NORTH EAST — More than 50 luminaries arranged in the shape of a heart on the floor of the Gilbert Lighthouse Pavilion in North East Community Park served as a centerpiece on Tuesday night.
It was the scene of the eighth annual Voices of Hope of Cecil County Overdose Memorial Vigil, an event that is held on International Overdose Awareness Day. In years past, people who have lost loved ones to drug overdoses have encircled those luminaries at the end of the event in communal prayer.
Attached to some of those bags in that heart-shaped pattern on Tuesday night were photos of people whose lives were cut short by drugs.
Written on most were messages about how much their surviving fathers, mothers, sisters, brothers and other relatives loved them and missed them. Written in red and green marker under the overdose victim’s name, a message on one of the bags read: “Love & miss you. We pray that you are at peace.” It was adorned with hand-drawn hearts.
The vigil is a bittersweet event, as people memorialize loved ones who lost their battles with addiction — but they do so alongside others who also lost their fathers, mothers, sons, daughters and loved ones to the very same culprit.
The annual event facilitates a sense of community, attendees often explain. Although from different walks of life, those who participate in the annual vigil are united by that bonding experience of losing a loved one to alcohol and, or, drugs, according to them. Consequently, while together at the vigil, attendees do not feel like they are all alone in their grief.
“It’s a touchstone day,” said Jennifer Tuerke, who is executive director of Voices of Hope (VOH), referring to International Overdose Awareness Day and the VOH vigil held in Cecil County each year to mark the observance.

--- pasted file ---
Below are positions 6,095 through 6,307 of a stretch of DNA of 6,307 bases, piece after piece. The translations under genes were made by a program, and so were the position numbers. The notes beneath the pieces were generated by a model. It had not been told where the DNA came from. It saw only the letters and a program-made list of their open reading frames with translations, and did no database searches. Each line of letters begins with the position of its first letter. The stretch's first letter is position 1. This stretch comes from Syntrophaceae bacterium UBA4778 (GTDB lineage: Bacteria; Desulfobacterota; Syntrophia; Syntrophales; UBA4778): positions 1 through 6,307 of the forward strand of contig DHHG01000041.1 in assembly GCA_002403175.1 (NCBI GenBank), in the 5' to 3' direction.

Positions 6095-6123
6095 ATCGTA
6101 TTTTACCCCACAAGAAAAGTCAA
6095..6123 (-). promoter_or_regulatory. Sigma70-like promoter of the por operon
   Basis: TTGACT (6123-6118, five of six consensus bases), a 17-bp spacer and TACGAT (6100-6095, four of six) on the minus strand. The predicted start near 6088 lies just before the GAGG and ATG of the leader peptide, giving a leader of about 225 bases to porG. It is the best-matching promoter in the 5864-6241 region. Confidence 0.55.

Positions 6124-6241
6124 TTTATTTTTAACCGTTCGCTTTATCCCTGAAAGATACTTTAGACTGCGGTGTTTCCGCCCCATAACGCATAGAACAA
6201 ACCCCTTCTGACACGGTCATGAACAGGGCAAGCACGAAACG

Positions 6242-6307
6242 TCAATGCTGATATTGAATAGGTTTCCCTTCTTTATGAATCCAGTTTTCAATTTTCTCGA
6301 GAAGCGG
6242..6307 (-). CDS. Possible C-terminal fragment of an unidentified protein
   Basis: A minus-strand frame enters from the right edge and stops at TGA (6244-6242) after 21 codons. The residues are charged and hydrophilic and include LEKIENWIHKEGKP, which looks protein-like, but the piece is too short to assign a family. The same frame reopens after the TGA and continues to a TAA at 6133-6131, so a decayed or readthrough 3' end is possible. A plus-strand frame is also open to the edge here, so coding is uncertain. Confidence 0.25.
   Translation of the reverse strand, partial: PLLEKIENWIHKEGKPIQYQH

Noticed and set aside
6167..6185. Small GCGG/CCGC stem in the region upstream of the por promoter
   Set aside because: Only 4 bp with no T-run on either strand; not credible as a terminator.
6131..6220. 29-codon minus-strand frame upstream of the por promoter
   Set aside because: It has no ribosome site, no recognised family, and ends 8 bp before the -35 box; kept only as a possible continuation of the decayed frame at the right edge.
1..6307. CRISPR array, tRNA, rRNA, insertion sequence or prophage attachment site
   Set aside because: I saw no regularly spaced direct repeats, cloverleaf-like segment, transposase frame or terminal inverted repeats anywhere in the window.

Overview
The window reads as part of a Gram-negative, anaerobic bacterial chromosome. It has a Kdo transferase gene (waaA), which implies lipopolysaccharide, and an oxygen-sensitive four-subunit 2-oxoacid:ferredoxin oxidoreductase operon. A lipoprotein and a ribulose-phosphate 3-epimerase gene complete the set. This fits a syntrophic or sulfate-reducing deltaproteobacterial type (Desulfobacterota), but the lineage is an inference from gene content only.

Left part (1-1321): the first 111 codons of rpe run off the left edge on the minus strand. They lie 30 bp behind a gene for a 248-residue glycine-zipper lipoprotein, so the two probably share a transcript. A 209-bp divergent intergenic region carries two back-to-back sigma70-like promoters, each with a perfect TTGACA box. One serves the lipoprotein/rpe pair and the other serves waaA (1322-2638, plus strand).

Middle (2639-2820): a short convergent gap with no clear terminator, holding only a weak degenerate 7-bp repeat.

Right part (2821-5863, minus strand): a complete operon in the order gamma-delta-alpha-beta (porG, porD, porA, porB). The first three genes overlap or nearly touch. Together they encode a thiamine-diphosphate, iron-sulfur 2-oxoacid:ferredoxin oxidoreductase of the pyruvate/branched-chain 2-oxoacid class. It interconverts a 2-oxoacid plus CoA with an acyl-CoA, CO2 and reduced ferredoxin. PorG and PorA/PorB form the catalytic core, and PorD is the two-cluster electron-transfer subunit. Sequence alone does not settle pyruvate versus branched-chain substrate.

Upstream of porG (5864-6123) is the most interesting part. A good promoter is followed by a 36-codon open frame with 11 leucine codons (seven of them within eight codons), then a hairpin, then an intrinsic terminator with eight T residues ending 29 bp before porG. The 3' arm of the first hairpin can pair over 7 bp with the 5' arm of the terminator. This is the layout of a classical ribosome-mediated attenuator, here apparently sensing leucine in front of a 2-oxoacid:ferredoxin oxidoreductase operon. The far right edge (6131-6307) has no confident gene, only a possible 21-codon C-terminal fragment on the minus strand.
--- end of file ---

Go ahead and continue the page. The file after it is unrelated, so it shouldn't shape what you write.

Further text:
She continued, “We remember the people who lost their lives. It lets them (surviving friends and family members) know that we don’t forget.”
The luminaries haunt Tuerke because each one, in her eyes, represents a person who could have been saved if he or she had received the help that they needed.
Last year, 85 people in Cecil County died from drug overdoses, Tuerke reported.
That translates to a person dying from a drug overdose roughly every four days in 2020 — a year in which the coronavirus pandemic halted several support and treatment programs for addicts and recovering addicts for many months.
Tuerke believes that the pandemic made it more difficult for people to get into recovery and to stay in recovery, she said. Moreover, she believes that the pandemic is part of the reason why 20 more people died from overdoses in Cecil County last year than was logged in 2019 — when 65 lost their lives to drug overdoses, Tuerke added.
If anyone needs assistance in accessing treatment or acquiring Narcan, call Voices of Hope at 443-993-7055.